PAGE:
The IHO holds gatherings to welcome foreign students and arranges lectures for students thinking about overseas work. In early December, 20 students attended a talk on travel medicine.

How do Mr. Shapiro, Ms. Gaynor, Mr. Chrzanowski, and Rebecca Allen, also active in IHO, make the time to help out? “We’re all very interested in international health and issues abroad and we’ve all traveled,” says Mr. Shapiro, “and it’s important for us to have some balance in our studies.” So they squeeze in a call during a break or stop off at the office to update the web site in the evening. Students get together to sort the incoming REMEDY material one evening every other week.

While the students have been responsible for all of the legwork and a lot of the inspiration behind IHO, they are not without guardian angels. Dr. Edgar Housepian, special adviser for international affiliations, who has long been involved in international work himself, started the program and is on the IHO advisory board. “The thing that makes it run so well is that it is totally student-run,” says Dr. Housepian. “My job is to steer them away from rocks and shoals.”

The students agree about the rocks but give him more credit. “We tool along and get as far as we can,” says Ms. Gaynor, “and then we hit a rock and we flag him down and he pushes the rock out of the way.”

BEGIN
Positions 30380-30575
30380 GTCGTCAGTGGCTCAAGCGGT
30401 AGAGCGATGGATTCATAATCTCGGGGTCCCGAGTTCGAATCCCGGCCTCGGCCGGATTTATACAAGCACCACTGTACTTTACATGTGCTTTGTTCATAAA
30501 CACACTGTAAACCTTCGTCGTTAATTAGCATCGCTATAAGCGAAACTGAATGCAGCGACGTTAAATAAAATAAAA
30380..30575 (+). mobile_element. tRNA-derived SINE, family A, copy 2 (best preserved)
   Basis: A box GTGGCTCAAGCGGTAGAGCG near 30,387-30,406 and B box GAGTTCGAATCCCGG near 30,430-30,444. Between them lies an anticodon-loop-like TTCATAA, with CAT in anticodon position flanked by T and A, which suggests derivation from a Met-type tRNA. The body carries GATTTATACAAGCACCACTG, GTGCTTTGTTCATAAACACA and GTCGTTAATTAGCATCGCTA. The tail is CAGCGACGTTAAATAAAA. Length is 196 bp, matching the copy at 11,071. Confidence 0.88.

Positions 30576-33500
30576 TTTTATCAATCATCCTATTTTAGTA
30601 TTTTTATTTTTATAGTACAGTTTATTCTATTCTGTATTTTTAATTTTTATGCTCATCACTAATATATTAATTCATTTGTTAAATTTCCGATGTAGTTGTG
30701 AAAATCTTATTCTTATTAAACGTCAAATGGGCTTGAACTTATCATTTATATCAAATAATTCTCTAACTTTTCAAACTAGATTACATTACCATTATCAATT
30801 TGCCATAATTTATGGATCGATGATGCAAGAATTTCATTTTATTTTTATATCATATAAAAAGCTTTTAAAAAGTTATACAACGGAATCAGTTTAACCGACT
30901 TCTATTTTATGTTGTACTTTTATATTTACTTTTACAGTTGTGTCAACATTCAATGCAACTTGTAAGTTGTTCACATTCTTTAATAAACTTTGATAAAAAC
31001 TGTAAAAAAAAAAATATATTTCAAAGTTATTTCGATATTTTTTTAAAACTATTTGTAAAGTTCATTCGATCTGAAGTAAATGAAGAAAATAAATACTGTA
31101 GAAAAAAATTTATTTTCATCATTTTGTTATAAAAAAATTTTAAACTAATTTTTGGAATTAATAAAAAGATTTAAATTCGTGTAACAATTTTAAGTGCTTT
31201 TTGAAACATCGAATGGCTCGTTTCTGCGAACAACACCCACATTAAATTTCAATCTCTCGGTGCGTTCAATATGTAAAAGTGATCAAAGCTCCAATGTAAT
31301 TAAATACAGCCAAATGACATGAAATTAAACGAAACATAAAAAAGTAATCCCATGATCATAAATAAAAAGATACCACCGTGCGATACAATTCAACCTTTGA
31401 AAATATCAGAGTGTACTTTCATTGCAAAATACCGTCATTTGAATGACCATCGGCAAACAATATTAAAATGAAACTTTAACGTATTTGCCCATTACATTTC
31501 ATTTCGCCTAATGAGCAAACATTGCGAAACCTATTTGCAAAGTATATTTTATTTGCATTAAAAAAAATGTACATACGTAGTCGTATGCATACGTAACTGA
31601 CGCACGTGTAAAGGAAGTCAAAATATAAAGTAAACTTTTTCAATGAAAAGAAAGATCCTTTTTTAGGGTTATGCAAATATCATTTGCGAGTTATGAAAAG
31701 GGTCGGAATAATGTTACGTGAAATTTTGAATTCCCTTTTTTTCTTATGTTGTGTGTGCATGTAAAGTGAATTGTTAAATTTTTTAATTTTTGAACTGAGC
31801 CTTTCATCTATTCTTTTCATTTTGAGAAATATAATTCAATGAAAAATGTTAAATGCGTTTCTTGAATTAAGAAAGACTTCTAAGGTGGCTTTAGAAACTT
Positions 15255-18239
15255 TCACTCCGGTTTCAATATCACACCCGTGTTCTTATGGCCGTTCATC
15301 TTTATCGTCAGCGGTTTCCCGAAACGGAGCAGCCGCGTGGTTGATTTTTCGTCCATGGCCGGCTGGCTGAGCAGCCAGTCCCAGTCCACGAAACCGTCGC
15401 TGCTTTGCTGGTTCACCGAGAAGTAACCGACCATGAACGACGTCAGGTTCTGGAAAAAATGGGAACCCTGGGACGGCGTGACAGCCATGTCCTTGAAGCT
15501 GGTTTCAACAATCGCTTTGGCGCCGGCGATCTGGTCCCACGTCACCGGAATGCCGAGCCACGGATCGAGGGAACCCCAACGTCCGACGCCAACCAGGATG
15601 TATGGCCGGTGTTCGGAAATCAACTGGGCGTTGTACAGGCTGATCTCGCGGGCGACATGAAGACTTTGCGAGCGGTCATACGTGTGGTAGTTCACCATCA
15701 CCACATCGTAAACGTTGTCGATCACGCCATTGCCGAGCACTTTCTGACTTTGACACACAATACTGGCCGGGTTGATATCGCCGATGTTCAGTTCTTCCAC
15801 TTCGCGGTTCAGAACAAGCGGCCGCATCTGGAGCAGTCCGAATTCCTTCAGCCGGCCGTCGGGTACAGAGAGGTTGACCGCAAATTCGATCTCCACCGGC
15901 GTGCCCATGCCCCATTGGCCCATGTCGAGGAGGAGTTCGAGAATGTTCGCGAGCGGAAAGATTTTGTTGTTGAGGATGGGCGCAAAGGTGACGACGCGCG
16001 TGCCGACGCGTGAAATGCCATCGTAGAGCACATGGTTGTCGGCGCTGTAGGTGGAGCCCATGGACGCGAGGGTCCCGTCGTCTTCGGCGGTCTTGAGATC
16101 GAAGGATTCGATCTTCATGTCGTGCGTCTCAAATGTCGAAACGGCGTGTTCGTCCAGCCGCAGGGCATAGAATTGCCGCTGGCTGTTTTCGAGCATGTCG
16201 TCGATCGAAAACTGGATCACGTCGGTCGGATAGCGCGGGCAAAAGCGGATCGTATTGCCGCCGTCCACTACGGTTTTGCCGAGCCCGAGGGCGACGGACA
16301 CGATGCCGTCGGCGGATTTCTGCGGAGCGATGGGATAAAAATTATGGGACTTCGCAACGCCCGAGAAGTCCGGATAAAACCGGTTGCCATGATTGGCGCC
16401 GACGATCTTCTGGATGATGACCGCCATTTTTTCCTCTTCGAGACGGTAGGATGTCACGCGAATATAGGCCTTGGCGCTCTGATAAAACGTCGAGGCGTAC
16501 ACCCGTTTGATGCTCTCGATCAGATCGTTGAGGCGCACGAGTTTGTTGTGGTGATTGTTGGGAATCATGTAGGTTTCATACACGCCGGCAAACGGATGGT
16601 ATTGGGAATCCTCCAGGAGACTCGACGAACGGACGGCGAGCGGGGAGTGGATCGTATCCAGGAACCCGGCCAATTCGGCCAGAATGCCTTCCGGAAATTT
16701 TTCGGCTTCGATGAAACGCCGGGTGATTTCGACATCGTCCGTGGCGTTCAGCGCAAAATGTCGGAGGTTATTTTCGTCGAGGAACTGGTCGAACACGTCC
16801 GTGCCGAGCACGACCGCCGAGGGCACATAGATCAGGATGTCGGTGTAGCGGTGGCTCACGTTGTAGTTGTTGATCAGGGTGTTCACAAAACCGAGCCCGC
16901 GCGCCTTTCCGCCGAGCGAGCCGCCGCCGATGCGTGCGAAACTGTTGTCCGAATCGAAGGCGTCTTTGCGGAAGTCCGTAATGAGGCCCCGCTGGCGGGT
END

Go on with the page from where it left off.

Also on the IHO advisory board are Dr. Linda Lewis, associate dean for student affairs; Dr. Allan Rosenfield, dean of the Joseph L. Mailman School of Public Health; Dr. Pat Molholt, associate dean of scholarly resources; and Dr. Dickson Despommier, course director of tropical medicine and parasitology.

Andrew Moran’01 is pictured with the Cinterandes mobile surgery unit, parked in Pujili, Ecuador. The mobile surgery unit travels to small towns in Ecuador to perform general surgeries. Students traveling with the unit scrub in to observe and assist. They also spend time with family practice doctors working in Ecuador’s small public clinics. A student from another medical school is shown with Mr. Moran. Mr. Moran took more than $2,000 worth of supplies from REMEDY to Ecuador.
The IHO students are certainly breaking new ground, but interest in international health is not new to P&S. The 1956-57 P&S handbook for student activities lists an overseas book and clothing drive, and the 1968-69 handbook lists an overseas book committee, which sent medical texts to overseas medical schools.


Andrew Moran’01 is pictured with the Cinterandes mobile surgery unit, parked in Pujili, Ecuador. The mobile surgery unit travels to small towns in Ecuador to perform general surgeries. Students traveling with the unit scrub in to observe and assist. They also spend time with family practice doctors working in Ecuador’s small public clinics. A student from another medical school is shown with Mr. Moran. Mr. Moran took more than $2,000 worth of supplies from REMEDY to Ecuador.

Return to Table of Contents